Why the demand for menstrual leave is justifiable?

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By Arti Soyal (New Delhi): ‘Period’: What comes to your mind when you read this word? All of us have different takes on this word but most of us women agree that menstruation is not a comfortable experience but an important biological process.

In recent times, discussion around this topic has increased and thanks to the initiative taken up by WASH United in 2013, now we have a designated day for celebrating Menstrual Hygiene Day on 28th May of every year.

WASH United works to build a world in which people benefit from safe drinking water, sanitation and hygiene (WASH), including menstrual hygiene.

Despite an increased awareness about ‘periods’, women continue to struggle in managing their menstrual cycle.

I have recently conducted a Google survey around this topic in which women belonging to different age groups and professions participated.

The findings of the survey somewhat shocked me as around 35% women were unaware of menstruation before they started menstruating.

And when they started menstruating their first reaction was fear (57%) and embarrassment (22.6%).

While a majority of women used disposable pads for managing their period (92.3%), a majority of them were not aware that the long usage of this product can lead to diseases that can be deadly like Toxic Shock Syndrome (47.3%).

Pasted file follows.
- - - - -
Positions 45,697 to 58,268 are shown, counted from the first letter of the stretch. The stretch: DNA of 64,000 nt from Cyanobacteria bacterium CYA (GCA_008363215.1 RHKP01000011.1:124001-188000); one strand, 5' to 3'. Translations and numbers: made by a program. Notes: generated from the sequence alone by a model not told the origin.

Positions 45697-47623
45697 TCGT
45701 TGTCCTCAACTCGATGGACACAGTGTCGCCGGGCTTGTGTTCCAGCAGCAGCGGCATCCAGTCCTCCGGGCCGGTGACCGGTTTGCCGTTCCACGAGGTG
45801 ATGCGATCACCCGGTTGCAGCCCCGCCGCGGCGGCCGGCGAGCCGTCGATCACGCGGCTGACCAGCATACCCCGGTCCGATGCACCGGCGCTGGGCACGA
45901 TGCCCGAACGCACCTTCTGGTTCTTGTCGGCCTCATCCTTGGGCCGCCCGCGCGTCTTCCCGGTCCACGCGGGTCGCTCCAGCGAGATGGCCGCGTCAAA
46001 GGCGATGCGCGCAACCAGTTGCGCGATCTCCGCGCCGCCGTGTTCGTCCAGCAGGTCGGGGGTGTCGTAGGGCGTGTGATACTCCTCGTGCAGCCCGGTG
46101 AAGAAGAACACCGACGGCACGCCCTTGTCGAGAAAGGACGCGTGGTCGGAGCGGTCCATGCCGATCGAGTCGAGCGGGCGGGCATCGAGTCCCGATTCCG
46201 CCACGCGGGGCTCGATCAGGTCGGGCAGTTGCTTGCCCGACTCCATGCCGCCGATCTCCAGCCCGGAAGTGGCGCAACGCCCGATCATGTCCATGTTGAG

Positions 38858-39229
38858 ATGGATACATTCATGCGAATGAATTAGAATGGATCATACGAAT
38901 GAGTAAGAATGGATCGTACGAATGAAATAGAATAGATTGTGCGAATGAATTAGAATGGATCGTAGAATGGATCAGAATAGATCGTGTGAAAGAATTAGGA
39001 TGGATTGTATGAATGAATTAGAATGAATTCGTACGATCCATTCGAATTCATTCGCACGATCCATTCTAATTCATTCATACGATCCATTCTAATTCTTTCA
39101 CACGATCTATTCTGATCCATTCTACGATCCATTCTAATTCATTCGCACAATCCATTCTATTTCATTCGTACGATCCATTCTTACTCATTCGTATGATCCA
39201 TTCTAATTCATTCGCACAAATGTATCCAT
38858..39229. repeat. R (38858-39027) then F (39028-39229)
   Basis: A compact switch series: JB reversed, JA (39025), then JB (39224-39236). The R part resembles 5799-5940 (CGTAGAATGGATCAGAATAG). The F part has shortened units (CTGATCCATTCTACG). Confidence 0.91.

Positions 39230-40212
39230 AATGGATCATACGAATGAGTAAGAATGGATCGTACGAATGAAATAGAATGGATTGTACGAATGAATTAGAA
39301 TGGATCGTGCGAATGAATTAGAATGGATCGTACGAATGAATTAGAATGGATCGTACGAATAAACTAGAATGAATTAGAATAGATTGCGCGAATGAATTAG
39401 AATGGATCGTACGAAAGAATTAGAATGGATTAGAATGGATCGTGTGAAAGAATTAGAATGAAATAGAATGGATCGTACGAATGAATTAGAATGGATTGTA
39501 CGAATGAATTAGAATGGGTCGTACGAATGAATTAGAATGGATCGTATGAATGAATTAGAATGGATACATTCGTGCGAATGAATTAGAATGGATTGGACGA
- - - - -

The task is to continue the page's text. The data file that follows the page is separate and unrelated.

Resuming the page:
About 38% of women responded that they are forced to use sanitary products for longer hours as they are costly. Therefore, they urged the government to intervene in this matter and provide it free of cost.

While the Indian government has taken various initiatives in this regard by providing sanitary products at a subsidised rate, they are not easily available and have to be changed frequently because of their low absorbance capacity.

While changing the pads frequently is not an issue at home where you have access to clean washrooms and water, in public places it becomes an unpleasant experience.

About 19% of women responded that their menstrual cycle is holding them back and 25% of women responded with a ‘maybe’ answer.

When we see these kinds of responses from women, automatically the need for menstrual leave somewhat becomes justifiable in our mind.

(This article is written by Arti Soyal, who is a Ph.D. Research Scholar in the Department of Political Science at the University of Delhi.)